Asked by Stephany Tumlison 3 months ago.
Suboxone is an unbelievably effective drug!! I have been on suboxone therapy for a year and a 1/2 and my life has never been better. It is a combination of drugs called buprenorphine and naloxone. The buprenorphine is the narcotic part and the naloxone is the "insurance". Naloxone is there to make sure that the drug is not snorted or injected because it will throw the patient into withdrawal. Buprenorphine is a strong narcotic used in Europe for chronic pain but it does not attach to the opioid receptors(one's for euphoria) that well which means less euphoria if any. The brain will be satisfied with this as a replacement for the narcotic drugs it has been receiving through addiction. In addition to that, anytime a patient would take another type of narcotic like heroin or oxycontin the effects would not be felt. It also has a "plateau" unlike these other narcotics which keeps the drug's effects on a level plain instead of spiking and dropping. Some will argue that this is just trading one narcotic addiction for another but it's trading a dangerous drug seeking lifestyle for a successful happy life. You no longer worry about when you will be able to take your next pill, you take your dose in the morning and go on living. Tell your friend that you're proud of him or her and that if they committ themselves to being drug free, suboxone will work miracles. Good luck and God bless. Answered by Kori Afshar 3 months ago.
Whats the best way to flush my system of suboxone?
Asked by Andres Fleischner 3 months ago.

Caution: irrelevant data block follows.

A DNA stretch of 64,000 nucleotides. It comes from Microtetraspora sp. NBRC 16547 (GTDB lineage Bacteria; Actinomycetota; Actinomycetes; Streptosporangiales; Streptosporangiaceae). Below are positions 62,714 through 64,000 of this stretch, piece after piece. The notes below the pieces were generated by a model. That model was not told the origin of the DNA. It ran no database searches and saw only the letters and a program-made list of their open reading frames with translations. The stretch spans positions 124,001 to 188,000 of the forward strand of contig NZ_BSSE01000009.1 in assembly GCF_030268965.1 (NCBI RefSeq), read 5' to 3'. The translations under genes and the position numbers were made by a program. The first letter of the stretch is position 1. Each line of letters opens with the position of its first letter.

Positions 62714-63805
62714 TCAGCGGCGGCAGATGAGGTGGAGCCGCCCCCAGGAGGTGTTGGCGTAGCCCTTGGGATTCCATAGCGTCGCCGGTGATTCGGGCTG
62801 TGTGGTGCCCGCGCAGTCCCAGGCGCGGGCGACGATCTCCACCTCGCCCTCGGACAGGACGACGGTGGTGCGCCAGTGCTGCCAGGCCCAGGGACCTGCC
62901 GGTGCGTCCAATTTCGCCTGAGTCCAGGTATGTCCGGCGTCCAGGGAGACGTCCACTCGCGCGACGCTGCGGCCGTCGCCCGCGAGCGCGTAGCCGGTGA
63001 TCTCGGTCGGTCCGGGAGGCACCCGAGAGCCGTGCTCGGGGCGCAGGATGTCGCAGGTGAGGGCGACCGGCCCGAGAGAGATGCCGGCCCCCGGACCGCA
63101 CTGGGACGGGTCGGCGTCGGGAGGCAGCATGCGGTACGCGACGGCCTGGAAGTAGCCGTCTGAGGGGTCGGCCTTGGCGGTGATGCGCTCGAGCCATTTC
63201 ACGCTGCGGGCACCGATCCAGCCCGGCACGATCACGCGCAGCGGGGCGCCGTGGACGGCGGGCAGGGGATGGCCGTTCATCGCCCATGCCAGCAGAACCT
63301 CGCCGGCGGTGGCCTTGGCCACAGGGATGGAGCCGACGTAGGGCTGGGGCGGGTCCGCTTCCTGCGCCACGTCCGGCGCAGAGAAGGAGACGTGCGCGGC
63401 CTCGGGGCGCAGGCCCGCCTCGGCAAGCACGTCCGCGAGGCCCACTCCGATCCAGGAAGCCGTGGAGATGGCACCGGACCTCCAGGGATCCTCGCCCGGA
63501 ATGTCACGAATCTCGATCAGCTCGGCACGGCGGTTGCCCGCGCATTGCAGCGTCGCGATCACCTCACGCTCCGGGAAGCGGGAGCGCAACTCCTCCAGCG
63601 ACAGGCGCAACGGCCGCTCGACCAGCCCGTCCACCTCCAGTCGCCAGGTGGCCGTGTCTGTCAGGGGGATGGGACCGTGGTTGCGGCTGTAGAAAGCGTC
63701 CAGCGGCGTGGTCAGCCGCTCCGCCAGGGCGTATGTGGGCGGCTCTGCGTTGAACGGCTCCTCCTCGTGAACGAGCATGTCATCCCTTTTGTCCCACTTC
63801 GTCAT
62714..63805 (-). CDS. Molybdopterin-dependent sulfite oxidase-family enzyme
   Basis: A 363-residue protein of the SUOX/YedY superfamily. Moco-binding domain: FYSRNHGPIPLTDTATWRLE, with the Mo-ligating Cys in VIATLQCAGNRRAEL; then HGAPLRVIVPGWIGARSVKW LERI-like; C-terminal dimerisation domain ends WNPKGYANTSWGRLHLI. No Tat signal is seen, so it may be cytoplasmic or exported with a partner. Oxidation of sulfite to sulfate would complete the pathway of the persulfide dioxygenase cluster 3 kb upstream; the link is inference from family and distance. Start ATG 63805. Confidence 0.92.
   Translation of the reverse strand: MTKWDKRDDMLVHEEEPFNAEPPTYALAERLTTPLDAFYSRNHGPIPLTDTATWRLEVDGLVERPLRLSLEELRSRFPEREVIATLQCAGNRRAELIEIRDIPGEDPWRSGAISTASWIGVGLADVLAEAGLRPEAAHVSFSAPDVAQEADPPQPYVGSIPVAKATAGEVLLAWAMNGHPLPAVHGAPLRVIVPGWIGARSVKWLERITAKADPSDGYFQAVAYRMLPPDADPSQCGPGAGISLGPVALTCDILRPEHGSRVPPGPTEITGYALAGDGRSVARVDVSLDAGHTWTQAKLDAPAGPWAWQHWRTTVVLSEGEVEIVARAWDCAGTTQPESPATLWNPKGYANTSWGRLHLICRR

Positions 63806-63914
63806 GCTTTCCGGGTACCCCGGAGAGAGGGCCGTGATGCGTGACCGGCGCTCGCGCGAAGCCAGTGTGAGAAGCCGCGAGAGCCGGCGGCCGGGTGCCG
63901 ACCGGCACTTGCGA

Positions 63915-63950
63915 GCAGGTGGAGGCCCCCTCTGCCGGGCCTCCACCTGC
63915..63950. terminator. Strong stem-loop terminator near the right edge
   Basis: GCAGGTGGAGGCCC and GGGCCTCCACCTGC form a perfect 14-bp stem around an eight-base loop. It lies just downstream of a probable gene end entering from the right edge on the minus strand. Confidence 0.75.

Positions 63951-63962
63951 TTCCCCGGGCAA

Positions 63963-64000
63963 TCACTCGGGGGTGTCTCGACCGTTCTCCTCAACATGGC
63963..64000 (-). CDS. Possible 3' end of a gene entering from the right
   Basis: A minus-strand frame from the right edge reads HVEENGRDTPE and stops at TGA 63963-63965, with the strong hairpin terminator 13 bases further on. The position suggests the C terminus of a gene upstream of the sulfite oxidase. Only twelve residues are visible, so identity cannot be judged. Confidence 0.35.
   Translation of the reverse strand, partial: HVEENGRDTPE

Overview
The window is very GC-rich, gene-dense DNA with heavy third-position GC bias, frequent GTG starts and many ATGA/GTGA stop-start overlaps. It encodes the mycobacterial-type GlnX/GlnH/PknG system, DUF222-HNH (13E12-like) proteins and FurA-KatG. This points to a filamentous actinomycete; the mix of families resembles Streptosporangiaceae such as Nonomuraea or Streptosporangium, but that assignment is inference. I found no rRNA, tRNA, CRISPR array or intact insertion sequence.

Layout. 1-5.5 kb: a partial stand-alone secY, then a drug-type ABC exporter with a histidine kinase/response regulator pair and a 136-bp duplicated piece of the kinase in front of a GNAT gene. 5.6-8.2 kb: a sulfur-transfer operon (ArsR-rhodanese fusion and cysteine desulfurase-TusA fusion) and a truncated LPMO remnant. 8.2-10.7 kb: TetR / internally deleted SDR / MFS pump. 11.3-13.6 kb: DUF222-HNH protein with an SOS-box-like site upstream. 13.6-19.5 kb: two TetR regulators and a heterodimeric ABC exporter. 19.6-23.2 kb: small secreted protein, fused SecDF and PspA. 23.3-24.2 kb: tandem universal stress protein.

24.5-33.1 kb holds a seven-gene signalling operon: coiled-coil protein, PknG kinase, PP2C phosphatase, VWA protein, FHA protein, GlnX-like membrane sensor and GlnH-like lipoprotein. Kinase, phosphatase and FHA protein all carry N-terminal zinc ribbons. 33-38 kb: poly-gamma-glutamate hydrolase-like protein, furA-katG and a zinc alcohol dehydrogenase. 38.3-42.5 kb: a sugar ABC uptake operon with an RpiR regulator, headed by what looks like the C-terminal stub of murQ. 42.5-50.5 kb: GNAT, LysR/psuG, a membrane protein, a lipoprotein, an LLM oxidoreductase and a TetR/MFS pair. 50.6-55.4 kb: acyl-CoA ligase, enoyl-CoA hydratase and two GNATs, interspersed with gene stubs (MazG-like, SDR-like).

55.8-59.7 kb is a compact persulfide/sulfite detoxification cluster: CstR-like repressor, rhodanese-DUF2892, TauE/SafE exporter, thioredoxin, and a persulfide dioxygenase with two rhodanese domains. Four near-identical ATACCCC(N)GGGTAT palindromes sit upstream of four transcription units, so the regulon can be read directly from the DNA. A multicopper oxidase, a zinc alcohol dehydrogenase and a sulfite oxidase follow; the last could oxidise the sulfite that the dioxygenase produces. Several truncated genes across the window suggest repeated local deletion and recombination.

Suboxone is a drug that you have to wean yourself off, otherwise you will go through terrible withdrawal. You can't just stop taking this drug. If you only took it once to see what it was like and now want to avoid the consequences of a random drug test, then the ONLY thing you can do is drink a lot of water to flush it out. Keep drinking as much as you can until you feel that you'vee peed enough. EDIT I have all the information you need on Suboxone if you would like to know. Just ask. EDIT Larry, Suboxone is the latest drug of choice for drug addicts. Many people become addicted to pain meds but it isn't their fault. The doctors give them the meds because they are in serious pain. So Suboxone is used not only for an addict, but for chronic pain. It is given because it has an ingredient called Naloxone. This Naloxone is the most important ingredient because in prevents the patient from becoming dependent on it. Naloxone blocks the receptors in the brain from "wanting More" so to speak. Addicts are given this because although it will satisfy their desires, when they are weaned off properly, there won't be any side effects. This treatment is much better than using the old Methadone treatment. Hope that answers your question. Answered by Robbyn Hailstone 3 months ago.